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Terms in this set (35)

The answer is A.
EXPLANATION: Pulmonary alveoli collapse, also known as atelectasis, occurs during operative procedures for a variety of reasons, including decreased clearance of secretions and decreased intra-alveolar pressure. Postoperatively, often due to pain, patients may not mobilize secretions appropriately, also contributing to atelectasis. Atelectasis is the most common postoperative pulmonary complication, and is often associated with emergent and prolonged surgeries, especially those of the thorax and abdomen. Atelectasis is associated with fever, an increased respiratory rate, an increased pulse, and lung exam findings ranging from normal to rales and decreased breath sounds. Symptoms usually present within the first 48 hours postoperatively. Pulmonary aspiration pneumonitis, although possible, is less likely due to appropriate preoperative and intraoperative measures being utilized to decrease risk. Pneumonia is also a common postoperative complication, due to the same contributing factors as atelectasis. Physical exam findings may also be similar. However, postoperative pneumonia is likely to become evident between 24 and 96 hours postoperatively.
A postoperative pleural effusion may form, due to free peritoneal fluid as well as a complication of atelectasis, but has a lower incidence of occurrence than atelectasis alone. Patient symptoms will be based upon the size of the effusion, associated inflammation, and whether or not the effusion is infectious. Consideration must be given to pulmonary emboli for any post-surgical patient with tachypnea, tachycardia, and dyspnea. Pulmonary emboli may occur at any point postoperatively, but atelectasis remains a more common cause of postoperative fever and respiratory changes.
The answer is D.
EXPLANATION: A tuberculin purified protein derivative (also known as a TB test or PPD), is utilized to screen for latent Mycobacterium tuberculosis infection. Guidelines for interpreting test results, based upon induration, patient risk, and patient medical status, are published by the Centers for Disease Control and Prevention (summarized in Table 9-10 below). False-negative reactions may occur in immunosuppresed patients and those with extensive infection. False-positive and false-negative reactions can occur for various reasons, including previous vaccination with bacillus Calmette-Guirein (BCG), which may cause a false-positive.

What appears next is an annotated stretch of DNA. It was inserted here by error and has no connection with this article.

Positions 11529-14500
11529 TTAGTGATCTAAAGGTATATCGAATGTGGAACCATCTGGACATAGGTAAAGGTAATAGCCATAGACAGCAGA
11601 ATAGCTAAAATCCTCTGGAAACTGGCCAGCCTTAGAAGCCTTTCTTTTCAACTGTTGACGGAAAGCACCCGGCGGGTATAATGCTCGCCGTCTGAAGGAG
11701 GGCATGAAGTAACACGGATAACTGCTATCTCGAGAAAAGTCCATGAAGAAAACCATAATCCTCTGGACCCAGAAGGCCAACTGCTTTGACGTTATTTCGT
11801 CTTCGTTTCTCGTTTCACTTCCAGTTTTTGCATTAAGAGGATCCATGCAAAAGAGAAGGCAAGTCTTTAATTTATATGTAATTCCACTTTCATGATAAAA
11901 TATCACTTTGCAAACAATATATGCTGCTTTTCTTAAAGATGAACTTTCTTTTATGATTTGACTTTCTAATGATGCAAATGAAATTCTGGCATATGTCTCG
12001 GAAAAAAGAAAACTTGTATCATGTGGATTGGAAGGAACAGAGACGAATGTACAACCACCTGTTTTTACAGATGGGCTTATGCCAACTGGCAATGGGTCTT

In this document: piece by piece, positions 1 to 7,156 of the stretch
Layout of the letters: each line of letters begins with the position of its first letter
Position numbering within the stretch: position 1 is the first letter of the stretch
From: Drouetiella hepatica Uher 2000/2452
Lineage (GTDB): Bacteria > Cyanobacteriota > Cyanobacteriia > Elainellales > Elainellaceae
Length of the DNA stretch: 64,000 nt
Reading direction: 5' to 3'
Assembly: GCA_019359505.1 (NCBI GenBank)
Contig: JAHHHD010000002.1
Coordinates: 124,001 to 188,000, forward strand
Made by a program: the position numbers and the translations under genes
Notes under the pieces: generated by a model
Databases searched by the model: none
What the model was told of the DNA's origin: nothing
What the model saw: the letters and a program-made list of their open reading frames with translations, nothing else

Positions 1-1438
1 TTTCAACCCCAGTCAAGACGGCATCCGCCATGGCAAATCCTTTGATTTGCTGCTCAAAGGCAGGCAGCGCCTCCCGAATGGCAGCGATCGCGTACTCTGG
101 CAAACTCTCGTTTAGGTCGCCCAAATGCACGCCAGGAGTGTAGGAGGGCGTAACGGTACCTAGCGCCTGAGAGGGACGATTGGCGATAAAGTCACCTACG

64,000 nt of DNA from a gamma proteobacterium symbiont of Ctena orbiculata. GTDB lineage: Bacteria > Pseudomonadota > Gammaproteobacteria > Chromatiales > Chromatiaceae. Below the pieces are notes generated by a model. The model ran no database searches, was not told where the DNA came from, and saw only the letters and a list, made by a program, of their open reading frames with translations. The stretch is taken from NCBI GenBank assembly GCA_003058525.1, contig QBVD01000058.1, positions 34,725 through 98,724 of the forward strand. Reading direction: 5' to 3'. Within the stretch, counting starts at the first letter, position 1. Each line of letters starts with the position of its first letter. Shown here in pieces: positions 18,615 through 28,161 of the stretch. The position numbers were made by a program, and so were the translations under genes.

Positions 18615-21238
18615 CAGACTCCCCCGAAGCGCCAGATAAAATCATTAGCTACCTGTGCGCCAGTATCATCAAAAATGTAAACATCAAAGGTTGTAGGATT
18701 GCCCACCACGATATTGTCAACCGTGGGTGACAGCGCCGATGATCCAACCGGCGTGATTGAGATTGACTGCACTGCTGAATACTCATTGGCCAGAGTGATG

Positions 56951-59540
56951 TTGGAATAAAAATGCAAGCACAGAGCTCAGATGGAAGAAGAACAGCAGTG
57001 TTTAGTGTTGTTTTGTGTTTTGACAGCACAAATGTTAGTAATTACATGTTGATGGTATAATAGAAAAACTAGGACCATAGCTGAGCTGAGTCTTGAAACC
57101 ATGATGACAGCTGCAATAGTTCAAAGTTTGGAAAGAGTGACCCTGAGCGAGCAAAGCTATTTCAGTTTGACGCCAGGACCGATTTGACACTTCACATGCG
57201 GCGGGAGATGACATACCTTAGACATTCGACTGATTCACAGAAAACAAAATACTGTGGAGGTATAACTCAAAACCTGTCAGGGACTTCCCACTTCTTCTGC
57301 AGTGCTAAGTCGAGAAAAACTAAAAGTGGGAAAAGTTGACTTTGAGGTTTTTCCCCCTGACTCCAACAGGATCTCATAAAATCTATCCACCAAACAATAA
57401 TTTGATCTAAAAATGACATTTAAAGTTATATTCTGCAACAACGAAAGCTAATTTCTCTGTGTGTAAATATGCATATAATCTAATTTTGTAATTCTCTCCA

Classification of the Tuberculin Skin Test Reaction
An induration of 5 or more millimeters is considered positive in An induration of 10 or more millimeters is considered positive in An induration of 15 or more millimeters is considered positive in any person, including persons with no known risk factors for THowever, targeted skin testing programs should only be conducted among high-risk groups
• HIV-infected persons • Recent immigrants (< 5 years) from high-prevalence countries
• A recent contact of a person with TB disease • Injection drug users
• Persons with fibrotic changes on chest radiograph consistent with prior TB • Residents and employees of high-risk congregate settings
• Patients with organ transplants
• Mycobacteriology laboratory personnel

• Persons who are immunosuppressed for other reasons (e.g., taking the equivalent of >15 mg/day of prednisone for 1 month or longer, taking TNF-alpha antagonists) • Persons with clinical conditions that place them at high risk
• Children < 4 years of age
• Infants, children, and adolescents exposed to adults in high-risk categories